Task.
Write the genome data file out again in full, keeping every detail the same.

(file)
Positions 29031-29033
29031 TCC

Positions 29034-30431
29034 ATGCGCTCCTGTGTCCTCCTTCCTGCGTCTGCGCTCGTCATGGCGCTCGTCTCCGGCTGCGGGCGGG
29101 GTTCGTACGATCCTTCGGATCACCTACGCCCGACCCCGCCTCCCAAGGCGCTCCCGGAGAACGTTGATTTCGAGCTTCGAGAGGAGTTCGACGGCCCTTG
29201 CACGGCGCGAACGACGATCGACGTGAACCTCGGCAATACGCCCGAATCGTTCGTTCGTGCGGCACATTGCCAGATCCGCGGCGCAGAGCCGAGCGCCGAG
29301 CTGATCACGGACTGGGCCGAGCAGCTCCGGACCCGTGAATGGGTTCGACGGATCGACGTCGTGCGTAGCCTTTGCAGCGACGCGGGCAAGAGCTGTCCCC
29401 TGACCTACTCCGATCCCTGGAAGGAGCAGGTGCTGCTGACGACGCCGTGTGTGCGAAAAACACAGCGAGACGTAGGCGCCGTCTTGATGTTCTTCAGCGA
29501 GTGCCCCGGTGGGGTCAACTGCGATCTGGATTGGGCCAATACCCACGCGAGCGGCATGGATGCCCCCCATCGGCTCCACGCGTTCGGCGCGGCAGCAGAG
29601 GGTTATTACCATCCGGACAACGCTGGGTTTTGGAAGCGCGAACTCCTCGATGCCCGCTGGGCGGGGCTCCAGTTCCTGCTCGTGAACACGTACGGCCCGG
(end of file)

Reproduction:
Positions 29031-29033
29031 TCC

Positions 29034-30431
29034 ATGCGCTCCTGTGTCCTCCTTCCTGCGTCTGCGCTCGTCATGGCGCTCGTCTCCGGCTGCGGGCGGG
29101 GTTCGTACGATCCTTCGGATCACCTACGCCCGACCCCGCCTCCCAAGGCGCTCCCGGAGAACGTTGATTTCGAGCTTCGAGAGGAGTTCGACGGCCCTTG
29201 CACGGCGCGAACGACGATCGACGTGAACCTCGGCAATACGCCCGAATCGTTCGTTCGTGCGGCACATTGCCAGATCCGCGGCGCAGAGCCGAGCGCCGAG
29301 CTGATCACGGACTGGGCCGAGCAGCTCCGGACCCGTGAATGGGTTCGACGGATCGACGTCGTGCGTAGCCTTTGCAGCGACGCGGGCAAGAGCTGTCCCC
29401 TGACCTACTCCGATCCCTGGAAGGAGCAGGTGCTGCTGACGACGCCGTGTGTGCGAAAAACACAGCGAGACGTAGGCGCCGTCTTGATGTTCTTCAGCGA
29501 GTGCCCCGGTGGGGTCAACTGCGATCTGGATTGGGCCAATACCCACGCGAGCGGCATGGATGCCCCCCATCGGCTCCACGCGTTCGGCGCGGCAGCAGAG
29601 GGTTATTACCATCCGGACAACGCTGGGTTTTGGAAGCGCGAACTCCTCGATGCCCGCTGGGCGGGGCTCCAGTTCCTGCTCGTGAACACGTACGGCCCGG